Outdoor Report: Fall arrives in the Northwoods
The first day of autumn has come and gone by any measure, either the calendar page or the simple feel of a cool September morning. We will have warm days ahead but they will be fewer in number as crisp fall days become the norm. Fall color is in the early stages but the next two weeks should see major changes. And lake temperatures are beginning to shift down, a sure harbinger of better fishing conditions soon to arrive.
The last of the major early fall hunt seasons starts this weekend with waterfowl hunt kicking off. Local bird numbers are spotty and some birds may have left the area a week go on strong northerly winds. Waterfowlers will deal with several key factors this weekend, notably food and water (for the ducks, not the hunters!).
We’ve had a lot of rain and that has water in every low spot in the Northwoods allowing ducks a wide expanse of area to seek shelter. This will allow ducks to spread out more than usual and make locating them more of a challenge. But, the second factor, food, will allow hunters to focus better. Any lake with wild rice will hold ducks and the rice crop is good but not exceptional so there are fewer lakes with good rice. Find one and you’ll find ducks. The acorn crop is also good and oak trees adjacent to water will often draw ducks.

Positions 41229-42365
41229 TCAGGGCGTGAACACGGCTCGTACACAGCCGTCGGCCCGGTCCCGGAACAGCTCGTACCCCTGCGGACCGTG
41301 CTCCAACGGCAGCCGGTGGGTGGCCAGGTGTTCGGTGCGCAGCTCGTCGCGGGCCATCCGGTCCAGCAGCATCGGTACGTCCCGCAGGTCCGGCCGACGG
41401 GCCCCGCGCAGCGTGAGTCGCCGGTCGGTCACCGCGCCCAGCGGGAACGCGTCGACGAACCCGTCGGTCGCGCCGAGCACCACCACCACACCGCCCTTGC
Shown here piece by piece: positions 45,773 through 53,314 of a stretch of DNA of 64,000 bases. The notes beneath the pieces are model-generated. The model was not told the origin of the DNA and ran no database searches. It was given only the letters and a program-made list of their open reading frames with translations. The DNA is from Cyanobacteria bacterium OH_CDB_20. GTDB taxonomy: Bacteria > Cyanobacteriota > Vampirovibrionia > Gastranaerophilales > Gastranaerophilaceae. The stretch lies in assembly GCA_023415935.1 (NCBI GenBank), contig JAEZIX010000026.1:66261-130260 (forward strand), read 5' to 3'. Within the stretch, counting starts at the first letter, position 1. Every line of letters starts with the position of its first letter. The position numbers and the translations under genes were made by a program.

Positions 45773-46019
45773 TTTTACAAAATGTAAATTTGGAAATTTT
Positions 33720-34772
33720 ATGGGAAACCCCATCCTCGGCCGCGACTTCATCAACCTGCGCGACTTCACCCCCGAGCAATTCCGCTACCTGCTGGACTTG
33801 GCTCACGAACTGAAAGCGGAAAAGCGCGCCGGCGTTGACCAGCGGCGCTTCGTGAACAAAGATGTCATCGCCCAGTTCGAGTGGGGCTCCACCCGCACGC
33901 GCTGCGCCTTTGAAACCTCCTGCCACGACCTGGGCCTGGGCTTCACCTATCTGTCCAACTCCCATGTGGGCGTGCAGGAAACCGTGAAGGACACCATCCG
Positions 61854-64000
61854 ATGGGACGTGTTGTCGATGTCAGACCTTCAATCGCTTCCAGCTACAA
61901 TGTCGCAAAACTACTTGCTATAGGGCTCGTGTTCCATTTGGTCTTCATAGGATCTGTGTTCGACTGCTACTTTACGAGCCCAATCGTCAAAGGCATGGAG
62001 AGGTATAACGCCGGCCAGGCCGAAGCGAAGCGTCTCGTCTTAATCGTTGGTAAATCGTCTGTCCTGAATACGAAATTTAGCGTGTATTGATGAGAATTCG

Woodcock season opened last week to decent numbers of early migrants. The stiff winds of late week a week ago brought birds in and some hunters had good shooting. There is still very thick leaf cover but that’s simply the way it is and one has to get out and make the best they can.
Grouse numbers were forecast to be lower this year and early season hunters will not disagree with that assessment. There are just not many birds in the woods. The cause for that is still in debate but the DNR board will decide this week if they will shorten the grouse season. That decision is due at their meeting this week in Hayward. Look for that statement late this week.
Deer hunting has been slow to date but hot weather on the opening cut participation dramatically so hunter hours in the field have not been high. That will change as cooler weather comes in.
Fishing holds steady. The musky tourney of the past weekend showed good numbers of fish caught and good sizes in the mix. Walleye fishing is improving as well and both those seasons will continue and improve with cooling weather to come.
The most significant change in the week ahead may well be fall color; it is slow to come and a week or two from peaking but every day will bring more color in what is the most dramatic show in the outdoors.
The Outdoor Report is provided by the staff of Mel’s Trading Post, downtown Rhinelander, where a variety of outdoor products is available.